As shown in FIG. 2, the fuse link 12 comprises a film 20 of titanium on the insulating layer 16 and a film 22 of platinum over the titanium film 20. A thin film 24 of a metal which has a conductivity higher than that of titanium, such as gold, is on the platinum film 22 and extends up to the opposite ends of the fuse link 12. The highly conductive film 24 provides the contacts for the fuse link 12. As shown in FIG. 1, the titanium and platinum films 20 and 22 of the fuse link 12 may be provided with a portion of narrower width by providing a notch 26 in a side edge of the layers. This provides the fuse link 12 with a narrow portion which will more readily blow when a current of the desired value passes through the fuse link.

As shown in FIG. 2, the titanium and platinum films 20 and 22 of the fuse link 12 extend beyond the ends of the fuse link and are part of the interconnection circuit pattern 18 along with the highly conductive film 24. As will be explained, the fuse link films 20 and 22 are included as part of the interconnection circuit pattern 18 so as to facilitate the forming of the fuse link 12 as part of the circuit pattern. In the use of the integrated circuit 10, the current passing through the interconnection circuit pattern 18 will flow through the highly conductive film 24. However, when the current reaches the fuse link 12 it must then flow through the higher resistance films 20 and 22 of the fuse link.

The current passing throughthe fuse link 12 causes a heating of the fuse link films. When 'a current of a critical value, depending on the particular resistance value geometry and purity, of the fuse link, passes through the fuse link, the fuse link films 20 and 22 will be heated sufficiently to cause thefuse link films to blow or melt. This opens the fuse link and thereby discontinues the fiow of current through at least the portion of interconnection circuit pattern which contains the fuse link. Since the critical or blow current depends on the particular resistance of the fuse link 12, a desired blow current can be obtained by adjusting the resistance of the fuse link 12. The resistance of the fuse link 12 can be adjusted by varying the thickness of one or both of the fuse link films 20 and 22. To obtain a fuse link 12 of relatively high resistance value, the platinum film 22 can be removed so that the fuse link 12 comprises only the titanium film 20.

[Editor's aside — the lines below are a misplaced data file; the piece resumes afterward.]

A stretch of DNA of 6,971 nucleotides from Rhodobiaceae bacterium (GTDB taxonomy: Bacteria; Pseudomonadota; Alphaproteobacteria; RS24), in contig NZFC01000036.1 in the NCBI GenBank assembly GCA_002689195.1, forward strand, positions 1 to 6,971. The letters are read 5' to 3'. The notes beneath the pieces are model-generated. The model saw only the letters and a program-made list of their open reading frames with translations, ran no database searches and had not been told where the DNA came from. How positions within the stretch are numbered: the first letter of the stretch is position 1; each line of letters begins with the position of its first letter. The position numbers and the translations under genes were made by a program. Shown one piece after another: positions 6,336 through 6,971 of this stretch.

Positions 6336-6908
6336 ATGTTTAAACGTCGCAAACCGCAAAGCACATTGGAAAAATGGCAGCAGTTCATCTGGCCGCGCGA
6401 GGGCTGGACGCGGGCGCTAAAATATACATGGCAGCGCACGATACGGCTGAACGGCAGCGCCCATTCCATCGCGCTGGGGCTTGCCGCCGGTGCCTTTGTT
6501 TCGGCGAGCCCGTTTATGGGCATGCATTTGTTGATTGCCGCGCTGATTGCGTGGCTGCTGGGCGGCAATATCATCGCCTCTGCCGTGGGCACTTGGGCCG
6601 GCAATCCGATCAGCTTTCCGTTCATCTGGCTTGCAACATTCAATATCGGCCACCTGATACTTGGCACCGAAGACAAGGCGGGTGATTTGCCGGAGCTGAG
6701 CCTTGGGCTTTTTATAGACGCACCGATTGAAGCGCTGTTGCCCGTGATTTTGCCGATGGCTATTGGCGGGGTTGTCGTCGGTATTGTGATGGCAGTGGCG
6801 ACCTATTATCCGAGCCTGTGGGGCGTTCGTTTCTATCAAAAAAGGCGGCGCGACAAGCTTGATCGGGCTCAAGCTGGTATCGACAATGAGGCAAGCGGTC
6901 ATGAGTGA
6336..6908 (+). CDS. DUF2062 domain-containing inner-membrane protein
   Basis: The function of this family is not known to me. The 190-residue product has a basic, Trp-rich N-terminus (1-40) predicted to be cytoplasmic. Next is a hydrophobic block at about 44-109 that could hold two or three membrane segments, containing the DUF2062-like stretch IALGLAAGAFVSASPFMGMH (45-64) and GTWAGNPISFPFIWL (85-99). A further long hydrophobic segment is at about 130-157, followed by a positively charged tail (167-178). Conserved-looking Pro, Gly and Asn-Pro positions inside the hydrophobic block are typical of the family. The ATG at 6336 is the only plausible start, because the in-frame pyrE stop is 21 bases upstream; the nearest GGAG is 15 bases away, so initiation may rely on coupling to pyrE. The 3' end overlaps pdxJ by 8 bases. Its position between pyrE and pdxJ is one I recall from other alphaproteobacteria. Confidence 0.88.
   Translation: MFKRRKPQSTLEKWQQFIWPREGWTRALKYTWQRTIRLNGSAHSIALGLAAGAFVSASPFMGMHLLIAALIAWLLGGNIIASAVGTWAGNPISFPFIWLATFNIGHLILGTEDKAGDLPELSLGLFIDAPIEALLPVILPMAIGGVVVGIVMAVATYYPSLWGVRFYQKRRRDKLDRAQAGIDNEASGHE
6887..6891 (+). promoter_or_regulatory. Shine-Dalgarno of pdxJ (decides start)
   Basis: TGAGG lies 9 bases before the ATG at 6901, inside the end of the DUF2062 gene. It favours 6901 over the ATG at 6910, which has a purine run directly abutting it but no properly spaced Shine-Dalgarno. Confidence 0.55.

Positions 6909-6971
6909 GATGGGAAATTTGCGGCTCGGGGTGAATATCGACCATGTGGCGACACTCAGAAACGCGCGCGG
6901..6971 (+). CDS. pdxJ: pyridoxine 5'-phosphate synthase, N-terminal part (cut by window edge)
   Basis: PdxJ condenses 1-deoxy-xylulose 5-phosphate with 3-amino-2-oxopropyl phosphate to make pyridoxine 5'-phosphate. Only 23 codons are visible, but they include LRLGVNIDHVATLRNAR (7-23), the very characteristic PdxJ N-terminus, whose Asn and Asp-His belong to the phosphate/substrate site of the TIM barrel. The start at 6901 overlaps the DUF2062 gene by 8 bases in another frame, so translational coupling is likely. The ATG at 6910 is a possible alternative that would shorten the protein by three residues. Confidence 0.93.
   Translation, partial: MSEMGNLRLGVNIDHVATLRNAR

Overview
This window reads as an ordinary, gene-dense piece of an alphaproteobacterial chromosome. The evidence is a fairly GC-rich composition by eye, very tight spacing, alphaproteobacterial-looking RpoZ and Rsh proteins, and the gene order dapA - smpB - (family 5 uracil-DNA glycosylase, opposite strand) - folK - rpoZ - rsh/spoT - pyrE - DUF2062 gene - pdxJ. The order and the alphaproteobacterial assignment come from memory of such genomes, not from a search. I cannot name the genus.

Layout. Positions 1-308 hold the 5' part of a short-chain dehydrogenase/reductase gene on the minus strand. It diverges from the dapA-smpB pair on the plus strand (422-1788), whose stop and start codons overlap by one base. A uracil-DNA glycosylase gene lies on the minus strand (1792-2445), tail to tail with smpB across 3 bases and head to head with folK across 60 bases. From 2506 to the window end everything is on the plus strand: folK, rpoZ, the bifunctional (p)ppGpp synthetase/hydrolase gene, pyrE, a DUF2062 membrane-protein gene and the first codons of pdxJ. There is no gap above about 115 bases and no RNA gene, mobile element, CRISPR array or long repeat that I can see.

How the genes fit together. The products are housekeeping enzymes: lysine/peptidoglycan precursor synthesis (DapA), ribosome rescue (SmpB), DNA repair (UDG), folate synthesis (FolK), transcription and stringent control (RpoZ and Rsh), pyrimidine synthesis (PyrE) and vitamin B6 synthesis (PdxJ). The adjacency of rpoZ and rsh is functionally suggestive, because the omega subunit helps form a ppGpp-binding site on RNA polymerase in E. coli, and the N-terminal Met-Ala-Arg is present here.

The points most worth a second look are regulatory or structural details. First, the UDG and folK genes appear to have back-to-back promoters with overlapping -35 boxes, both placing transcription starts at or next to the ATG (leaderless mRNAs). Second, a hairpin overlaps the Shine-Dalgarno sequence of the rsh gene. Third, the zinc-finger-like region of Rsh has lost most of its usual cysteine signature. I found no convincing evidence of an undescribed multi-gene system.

Table I shows some resistance values which can be obtained with fuse link films 20 and 22 of various thicknesses and the blow current for each such fuse link. Each of the fuse links shown in Table I was 0.0005 inches in length, 0.0003 inches in width and had a minimum width at the bottom of the notch 24 of0.000l5 inches.

As previously stated, the titanium and platinum films 20 and 22 of the fuse link 12 are also included in the interconnection circuit pattern 18. Thus, the fuse link 12 can be formed simultaneously with the interconnection circuit pattern 18. The interconnection circuit pattern 18 and the fuse link 12 are formed on the integrated circuit 10 after the various electrical components are formed in the substrate 14. The insulating layer 16 is generally formed on the substrate 14 during the forming of the various electrical components in the substrate and has openings therethrough where it is desired to provide an electrical connection between the the interconnection circuit pattern 18 and an electrical component in the substrate 14.

The interconnection circuit pattern 18 and the fuse link I2 can be formed by first applying a layer of titanium of the desired thickness over the entire surface of the insulating layer 16 and over the areas of the surface of the substrate exposed by the openings in the insulating layer. The titanium layer may be applied by either of the well known techniques ofevaporation or sputtering in a vacuum. A layer of platinum of the desired thickness is then coated on the entire surface of the titanium layer. The platinum layer may likewise be applied by either evaporation or sputtering in a vacuum. A masking layer of a suitable resist material is then applied by standard photolithographic techniques to the areaof the platinum layer which is to form the interconnection circuit pattern 18 and the fuse link 12. The exposed area of the platinum layer is then removed such as by etching with aqua regia, and the masking layer is removed with a suitable solvent.